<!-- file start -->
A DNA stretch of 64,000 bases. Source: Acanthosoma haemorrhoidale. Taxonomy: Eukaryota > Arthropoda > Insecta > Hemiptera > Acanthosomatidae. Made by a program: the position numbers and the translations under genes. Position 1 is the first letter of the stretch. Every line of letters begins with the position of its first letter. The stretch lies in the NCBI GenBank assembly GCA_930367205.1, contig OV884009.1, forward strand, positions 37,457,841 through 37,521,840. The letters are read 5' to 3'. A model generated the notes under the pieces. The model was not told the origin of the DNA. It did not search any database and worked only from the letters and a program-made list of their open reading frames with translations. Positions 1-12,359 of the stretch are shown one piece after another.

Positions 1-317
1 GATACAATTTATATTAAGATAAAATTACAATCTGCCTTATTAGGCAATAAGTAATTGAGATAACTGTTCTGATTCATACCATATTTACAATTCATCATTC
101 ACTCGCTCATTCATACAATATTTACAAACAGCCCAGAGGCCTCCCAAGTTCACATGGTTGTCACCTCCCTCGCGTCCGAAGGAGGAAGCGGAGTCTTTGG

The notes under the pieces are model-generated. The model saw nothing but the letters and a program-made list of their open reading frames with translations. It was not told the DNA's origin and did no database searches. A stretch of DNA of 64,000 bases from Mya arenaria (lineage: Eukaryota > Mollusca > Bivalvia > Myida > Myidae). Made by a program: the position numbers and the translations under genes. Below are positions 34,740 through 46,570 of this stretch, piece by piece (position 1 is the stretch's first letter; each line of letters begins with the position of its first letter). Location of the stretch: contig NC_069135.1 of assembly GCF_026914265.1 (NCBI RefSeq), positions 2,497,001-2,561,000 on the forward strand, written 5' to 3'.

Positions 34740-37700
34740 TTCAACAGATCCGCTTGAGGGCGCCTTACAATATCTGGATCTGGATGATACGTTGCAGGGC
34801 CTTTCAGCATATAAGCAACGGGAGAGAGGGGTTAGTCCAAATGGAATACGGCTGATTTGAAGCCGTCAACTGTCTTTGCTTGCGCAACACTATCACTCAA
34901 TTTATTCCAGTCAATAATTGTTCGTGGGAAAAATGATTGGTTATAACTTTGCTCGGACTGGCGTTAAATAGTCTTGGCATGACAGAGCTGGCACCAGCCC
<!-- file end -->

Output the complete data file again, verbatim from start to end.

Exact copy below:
A DNA stretch of 64,000 bases. Source: Acanthosoma haemorrhoidale. Taxonomy: Eukaryota > Arthropoda > Insecta > Hemiptera > Acanthosomatidae. Made by a program: the position numbers and the translations under genes. Position 1 is the first letter of the stretch. Every line of letters begins with the position of its first letter. The stretch lies in the NCBI GenBank assembly GCA_930367205.1, contig OV884009.1, forward strand, positions 37,457,841 through 37,521,840. The letters are read 5' to 3'. A model generated the notes under the pieces. The model was not told the origin of the DNA. It did not search any database and worked only from the letters and a program-made list of their open reading frames with translations. Positions 1-12,359 of the stretch are shown one piece after another.

Positions 1-317
1 GATACAATTTATATTAAGATAAAATTACAATCTGCCTTATTAGGCAATAAGTAATTGAGATAACTGTTCTGATTCATACCATATTTACAATTCATCATTC
101 ACTCGCTCATTCATACAATATTTACAAACAGCCCAGAGGCCTCCCAAGTTCACATGGTTGTCACCTCCCTCGCGTCCGAAGGAGGAAGCGGAGTCTTTGG

The notes under the pieces are model-generated. The model saw nothing but the letters and a program-made list of their open reading frames with translations. It was not told the DNA's origin and did no database searches. A stretch of DNA of 64,000 bases from Mya arenaria (lineage: Eukaryota > Mollusca > Bivalvia > Myida > Myidae). Made by a program: the position numbers and the translations under genes. Below are positions 34,740 through 46,570 of this stretch, piece by piece (position 1 is the stretch's first letter; each line of letters begins with the position of its first letter). Location of the stretch: contig NC_069135.1 of assembly GCF_026914265.1 (NCBI RefSeq), positions 2,497,001-2,561,000 on the forward strand, written 5' to 3'.

Positions 34740-37700
34740 TTCAACAGATCCGCTTGAGGGCGCCTTACAATATCTGGATCTGGATGATACGTTGCAGGGC
34801 CTTTCAGCATATAAGCAACGGGAGAGAGGGGTTAGTCCAAATGGAATACGGCTGATTTGAAGCCGTCAACTGTCTTTGCTTGCGCAACACTATCACTCAA
34901 TTTATTCCAGTCAATAATTGTTCGTGGGAAAAATGATTGGTTATAACTTTGCTCGGACTGGCGTTAAATAGTCTTGGCATGACAGAGCTGGCACCAGCCC